June 13, 2000
VIA U.S. MAIL AND ELECTRONIC FILING
Mr. Jonathan G. Katz
Securities and Exchange Commission
450 Fifth Street, N.W.
Washington, D.C. 20549-0609
Re:Proposed Amendments to Form ADV, File No. S7-10-00
Dear Mr. Katz:
Standish, Ayer & Wood, Inc. ("Standish") appreciates the opportunity to provide these comments regarding the Securities and Exchange Commissionís proposed rules related to substantial revisions to Form ADV. Standish was established in 1933 and manages more than $44 billion in assets for institutional and individual investors in the U.S. and abroad. Standish and its affiliate, Standish International Management Company, LLC, offer a broad array of investment services that include management of domestic and international equity and fixed income portfolios.
On April 5, 2000, the Commission proposed substantial amendments to Form ADV, designed to modernize the registration process and enhance information that investment advisers provide to its existing and prospective clients. As part of this enhanced disclosure, a firm would be required to provide clients with a narrative brochure in plain English describing its practices, policies, and procedures, along with brochure supplements providing additional information regarding specific employees of the firm.
Although Standish is taking this opportunity to comment separately on the proposed amendment to Form ADV, we fully support the views expressed in the Investment Counsel Association of America ("ICAA") comment letter. We are a member firm of the ICAA.
The SEC has presented the advisory community with the opportunity to improve disclosure to its clients. As it presently stands, Form ADV has not provided useful information to clients. In our annual offering, very few clients take us up on the offer and those that do are the client's treasury or administrative departments where the sole purpose appears to be to "paper a file". We fully support the initiative for better disclosure, but we feel that the proposal needs substantial reevaluation and revision in order to provide clients with what they really want to know about their investment adviser at the commencement of the relationship and every year thereafter.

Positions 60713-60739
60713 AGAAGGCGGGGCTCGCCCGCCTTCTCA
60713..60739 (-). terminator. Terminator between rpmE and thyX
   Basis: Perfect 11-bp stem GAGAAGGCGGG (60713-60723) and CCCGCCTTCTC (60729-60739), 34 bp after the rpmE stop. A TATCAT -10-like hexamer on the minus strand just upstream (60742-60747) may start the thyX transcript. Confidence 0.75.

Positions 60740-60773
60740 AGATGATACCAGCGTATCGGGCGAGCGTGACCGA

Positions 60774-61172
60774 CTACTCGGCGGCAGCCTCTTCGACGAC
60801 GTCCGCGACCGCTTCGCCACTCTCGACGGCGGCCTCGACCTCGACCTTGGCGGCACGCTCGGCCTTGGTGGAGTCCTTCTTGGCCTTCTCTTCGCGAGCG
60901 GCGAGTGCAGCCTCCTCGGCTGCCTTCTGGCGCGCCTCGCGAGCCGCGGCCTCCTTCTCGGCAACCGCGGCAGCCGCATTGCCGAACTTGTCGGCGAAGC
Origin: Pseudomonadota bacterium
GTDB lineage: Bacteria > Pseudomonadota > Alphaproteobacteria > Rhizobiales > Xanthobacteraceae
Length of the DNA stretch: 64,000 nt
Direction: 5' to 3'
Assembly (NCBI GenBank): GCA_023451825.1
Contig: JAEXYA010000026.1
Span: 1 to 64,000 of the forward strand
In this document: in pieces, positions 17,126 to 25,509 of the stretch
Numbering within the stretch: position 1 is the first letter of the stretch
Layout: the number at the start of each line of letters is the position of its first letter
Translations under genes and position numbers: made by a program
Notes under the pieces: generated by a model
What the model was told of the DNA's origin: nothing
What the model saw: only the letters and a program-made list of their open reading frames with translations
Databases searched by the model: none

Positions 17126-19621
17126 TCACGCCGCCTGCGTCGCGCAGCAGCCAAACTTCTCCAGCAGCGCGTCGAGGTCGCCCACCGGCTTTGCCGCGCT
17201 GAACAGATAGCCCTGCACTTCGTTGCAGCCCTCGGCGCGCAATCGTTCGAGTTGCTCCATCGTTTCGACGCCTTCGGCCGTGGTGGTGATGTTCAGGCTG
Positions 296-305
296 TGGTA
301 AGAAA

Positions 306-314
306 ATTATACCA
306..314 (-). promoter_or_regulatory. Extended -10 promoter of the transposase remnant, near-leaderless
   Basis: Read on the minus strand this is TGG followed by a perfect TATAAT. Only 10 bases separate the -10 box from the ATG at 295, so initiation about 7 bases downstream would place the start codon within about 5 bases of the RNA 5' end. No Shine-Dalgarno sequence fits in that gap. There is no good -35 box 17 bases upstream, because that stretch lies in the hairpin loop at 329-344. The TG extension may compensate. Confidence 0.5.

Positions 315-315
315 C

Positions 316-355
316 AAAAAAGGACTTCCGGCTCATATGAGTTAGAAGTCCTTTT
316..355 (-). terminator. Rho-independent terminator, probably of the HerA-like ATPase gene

First, we feel that disclosure of policies, practices and procedures in Form ADV is not useful to clients. It is difficult for a client to evaluate the efficacy of a procedure, policy or practice on the basis of summary narrative disclosure.
Investment advisers should be in a position to maintain written policies and procedures on all items proposed in Part 2A, and provide them to clients upon request. Indeed, the question of whether each of these policies exists in written form and whether the investment advisor would furnish them upon request could be asked in a check-the-box format. This would motivate investment advisers to institute written procedures on all of the required items.
In our opinion, after asking our portfolio managers the subject matter of client inquiry, the following represents a list of items advisory clients would find useful in an initial and annual disclosure format:
From our experience, clients are largely concerned with what changed at the firm, not what remained the same.
Our intention is to provide the Commission with some ideas that would create a disclosure document of real substance that could act as a model for other types of fiduciary relationships.
Please do not hesitate to contact us if we may provide additional information or clarification to the Commission regarding any of these matters.
Beverly E. Banfield
Associate Director and Director of Compliance
Standish, Ayer & Wood
cc: Paul F. Roye, Esq.